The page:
It has to be a combination of confirmation bias and rationalizations. Not even the official story finishes up with the fairy tale ending. The “V” people seem to be ignoring what the most optimistic group is actually saying. And these optimists absolutely want it to be that way.
It bears repeating the “V” case; that once the non-economic shutdowns are lifted, vaccine or not, the world goes right back to work as if nothing happened. No lingering damage, not even the slightest hint of long run demand destruction. In recent days, this has been amped up with a lot of talk about how Q3 will be the best quarter ever (in terms of GDP).
And while that’s almost certain to be true about the economy of the summer months, it still doesn’t mean all that much by itself. The best quarter ever can easily be swallowed up by the worst quarter ever.
It’s the net of the two that will ultimately matter, and what really happens in both of them.
Say what you want about the Congressional Budget Office (CBO), and an awful lot of people do have an awful lot to say about it. In the end, though, the CBO is nothing more than mainstream econometrics placed into a government context.
Generally, its staff runs simulations for determining the effects of laws and such, which also means that, from time to time, they use their regressions to plot the expected course for the economy. In doing so, or trying to do so, they employ all the same DSGE and other econometric models that the Fed and academic Economists use.
Because of that, the CBO falls into the same bucket as the others: the optimists. The reason is simple: their models like everyone else’s predisposed to calculate “stimulus” as stimulus, often computing powerful results which make their way into the forecasts.
Just as the office’s latest simulations have apparently done with its interim projections for 2020 and 2021 (dated last week):
CBO’s current-law projections incorporate the economic effects of the laws enacted in March and April in response to the pandemic. In CBO’s assessment, that legislation will partially mitigate the deterioration in economic conditions. In particular, greater federal spending and lower revenues will cause real GDP and employment to be higher over the next few years than they would be otherwise.
Answering the question no one actually asks, oh yeah, the CARES Act is going to save a lot of jobs!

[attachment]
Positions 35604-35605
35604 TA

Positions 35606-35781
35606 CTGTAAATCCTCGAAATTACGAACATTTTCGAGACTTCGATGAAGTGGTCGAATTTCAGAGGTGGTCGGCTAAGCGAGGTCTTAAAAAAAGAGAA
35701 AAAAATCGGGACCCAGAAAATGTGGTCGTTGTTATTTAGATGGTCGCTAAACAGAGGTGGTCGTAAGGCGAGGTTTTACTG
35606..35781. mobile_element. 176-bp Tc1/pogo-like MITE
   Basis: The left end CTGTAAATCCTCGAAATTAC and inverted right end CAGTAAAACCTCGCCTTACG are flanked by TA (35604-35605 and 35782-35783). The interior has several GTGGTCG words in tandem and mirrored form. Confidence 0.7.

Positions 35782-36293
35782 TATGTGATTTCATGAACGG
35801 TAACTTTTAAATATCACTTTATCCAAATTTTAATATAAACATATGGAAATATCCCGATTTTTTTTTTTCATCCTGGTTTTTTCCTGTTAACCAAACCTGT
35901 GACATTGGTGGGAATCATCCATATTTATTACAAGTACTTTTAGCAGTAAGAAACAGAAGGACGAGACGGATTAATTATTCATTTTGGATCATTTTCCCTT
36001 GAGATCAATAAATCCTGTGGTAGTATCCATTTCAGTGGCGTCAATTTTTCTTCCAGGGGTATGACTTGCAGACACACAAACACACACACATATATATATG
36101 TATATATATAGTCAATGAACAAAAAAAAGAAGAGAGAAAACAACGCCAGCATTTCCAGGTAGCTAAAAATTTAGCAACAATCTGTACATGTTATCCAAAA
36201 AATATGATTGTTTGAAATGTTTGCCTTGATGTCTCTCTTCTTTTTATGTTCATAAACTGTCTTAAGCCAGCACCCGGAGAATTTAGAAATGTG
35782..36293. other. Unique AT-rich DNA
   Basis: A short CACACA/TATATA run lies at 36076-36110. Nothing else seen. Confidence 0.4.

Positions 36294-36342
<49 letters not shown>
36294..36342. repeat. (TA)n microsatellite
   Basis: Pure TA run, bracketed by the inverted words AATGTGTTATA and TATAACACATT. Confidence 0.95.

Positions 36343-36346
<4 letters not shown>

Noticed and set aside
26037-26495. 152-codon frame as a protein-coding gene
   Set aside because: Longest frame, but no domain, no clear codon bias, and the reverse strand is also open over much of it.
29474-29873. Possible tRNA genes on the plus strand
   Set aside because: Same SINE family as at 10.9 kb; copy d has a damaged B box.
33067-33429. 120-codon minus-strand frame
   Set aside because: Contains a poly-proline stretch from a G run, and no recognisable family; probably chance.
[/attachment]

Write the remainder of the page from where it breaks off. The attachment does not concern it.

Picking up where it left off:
But will it plus the Fed lead to recovery?
If you’re thinking “V”, the CBO has bad news for you. Actually, the CBO, even after incorporating what it believes will be meaningfully positive contributions from all the kinds of “stimulus” being announced and conducted up through today, has terrible news for the you and your “V.”
Here’s what I mean, as a first taste:
According to their optimistic projections, unemployment will peak this quarter near 16% (even though, factoring the labor force’s behavior, the underlying unemployment rate is somewhere around 25% at best; see what I mean about optimistic?), and then fall rather sharply over the next several years. While that sounds good, look closely at the above unemployment rate forecast.
The CBO, with all its “stimulus” love, says the level of joblessness at the end of next year will end up being about as bad as the peak of the Great “Recession.” That’s not at all what the “V” people have in mind. Something like the first half of 2009 a year and a half down the road from here?
It only gets worse.
By the end of 2021, real GDP is projected to still be 1.6 percent lower, the unemployment rate 5.1 percentage points higher, and the employment-to-population ratio 4.8 percentage points lower compared with their values in the fourth quarter of 2019.
After two whole years, and all this intervention in between, the massive, mythical stimulus unleashed in every format, the US economy will be left in worse shape than it was in the middle of 2009. Let me repeat that; from the most optimistic models in use today, those that way, way overvalue “stimulus”, they still suggest economic conditions that not only rival those of the Great “Recession” but likely outdo and outlast them.
This is, not coincidentally, what almost certainly motivated Jay Powell a couple of Sundays ago. He even stated as much, the part about not really being recovered even after two years, while he was shamelessly being interviewed on 60 Minutes.
But, carefully orchestrated, he lied his ass off so that hardly anyone would notice; the mother of all bait and switches. Instead, knowing his target audience only too well, all anyone in the media and at the NYSE heard was “create money digitally” – which, in the end, the Fed doesn’t actually do (and, thus, one big lie after another slipped effortlessly out of the Chairman’s intentionally duplicitous mouth).
Instead, like the aftermath of 2008, deflation cometh once more – unless he can convince economic agents outside the stock exchange that the Fed isn’t still as irrelevant as it was that last time.
What Powell was talking about, based on the same kinds of estimates the CBO has published, is not anything like a “V.” But tremendous inflation or something.
The best case is actually really bad (as bonds have figured out).
Far more likely is the repeat of the last case. Whereas Economists will debate the number of “jobs saved”, the world, not just the US, will have to deal with the actual fallout as best it can – after not yet having dealt with the fallout from the last time.
As we prepare to stack one “L” on top of the last, what happens when everyone suddenly realizes what’s really going on?